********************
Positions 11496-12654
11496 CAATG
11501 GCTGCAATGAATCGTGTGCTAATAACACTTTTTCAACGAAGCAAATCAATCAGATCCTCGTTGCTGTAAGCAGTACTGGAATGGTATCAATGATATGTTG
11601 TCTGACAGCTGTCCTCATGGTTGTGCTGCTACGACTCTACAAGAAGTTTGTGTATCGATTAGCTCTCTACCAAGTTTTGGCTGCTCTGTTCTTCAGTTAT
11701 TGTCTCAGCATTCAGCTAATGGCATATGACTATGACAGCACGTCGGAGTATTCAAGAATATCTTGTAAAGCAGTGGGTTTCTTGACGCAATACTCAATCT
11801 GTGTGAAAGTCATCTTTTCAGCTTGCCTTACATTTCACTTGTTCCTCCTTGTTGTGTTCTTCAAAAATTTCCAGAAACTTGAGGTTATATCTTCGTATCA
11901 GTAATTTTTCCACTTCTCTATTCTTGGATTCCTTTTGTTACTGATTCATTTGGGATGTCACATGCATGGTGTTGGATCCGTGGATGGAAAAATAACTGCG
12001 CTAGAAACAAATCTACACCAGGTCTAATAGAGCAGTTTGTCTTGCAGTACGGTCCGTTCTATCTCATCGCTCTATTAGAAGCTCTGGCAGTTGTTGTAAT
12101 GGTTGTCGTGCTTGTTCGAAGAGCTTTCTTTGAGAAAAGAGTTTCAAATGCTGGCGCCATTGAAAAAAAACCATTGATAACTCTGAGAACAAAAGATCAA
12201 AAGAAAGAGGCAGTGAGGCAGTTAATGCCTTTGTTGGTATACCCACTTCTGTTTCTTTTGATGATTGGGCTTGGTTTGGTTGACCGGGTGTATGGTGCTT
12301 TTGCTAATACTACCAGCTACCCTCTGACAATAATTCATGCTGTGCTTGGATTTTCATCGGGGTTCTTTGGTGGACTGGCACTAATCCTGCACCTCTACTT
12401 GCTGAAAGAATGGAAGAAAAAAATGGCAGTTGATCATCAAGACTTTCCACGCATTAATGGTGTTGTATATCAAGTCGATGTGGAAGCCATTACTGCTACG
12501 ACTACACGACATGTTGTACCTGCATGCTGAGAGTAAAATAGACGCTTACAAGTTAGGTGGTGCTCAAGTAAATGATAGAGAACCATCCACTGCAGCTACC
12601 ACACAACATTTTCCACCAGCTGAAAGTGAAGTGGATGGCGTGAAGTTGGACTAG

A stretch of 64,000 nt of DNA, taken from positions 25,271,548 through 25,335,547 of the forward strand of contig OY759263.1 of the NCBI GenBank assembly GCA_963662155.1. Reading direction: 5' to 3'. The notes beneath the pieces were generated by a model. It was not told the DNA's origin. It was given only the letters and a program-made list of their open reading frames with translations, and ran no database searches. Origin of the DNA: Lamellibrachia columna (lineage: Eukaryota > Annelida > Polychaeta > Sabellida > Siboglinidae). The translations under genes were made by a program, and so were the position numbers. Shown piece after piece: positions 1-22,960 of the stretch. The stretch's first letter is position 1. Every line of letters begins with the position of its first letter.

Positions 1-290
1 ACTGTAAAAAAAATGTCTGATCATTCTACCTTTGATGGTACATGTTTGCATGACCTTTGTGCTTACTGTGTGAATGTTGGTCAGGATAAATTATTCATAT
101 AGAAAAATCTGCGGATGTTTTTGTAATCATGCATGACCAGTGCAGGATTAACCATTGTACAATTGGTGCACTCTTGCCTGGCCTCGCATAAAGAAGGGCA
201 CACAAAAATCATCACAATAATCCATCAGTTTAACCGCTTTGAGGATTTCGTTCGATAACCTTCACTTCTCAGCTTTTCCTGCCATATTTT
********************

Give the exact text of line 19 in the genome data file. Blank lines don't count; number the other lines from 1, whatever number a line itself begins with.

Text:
201 CACAAAAATCATCACAATAATCCATCAGTTTAACCGCTTTGAGGATTTCGTTCGATAACCTTCACTTCTCAGCTTTTCCTGCCATATTTT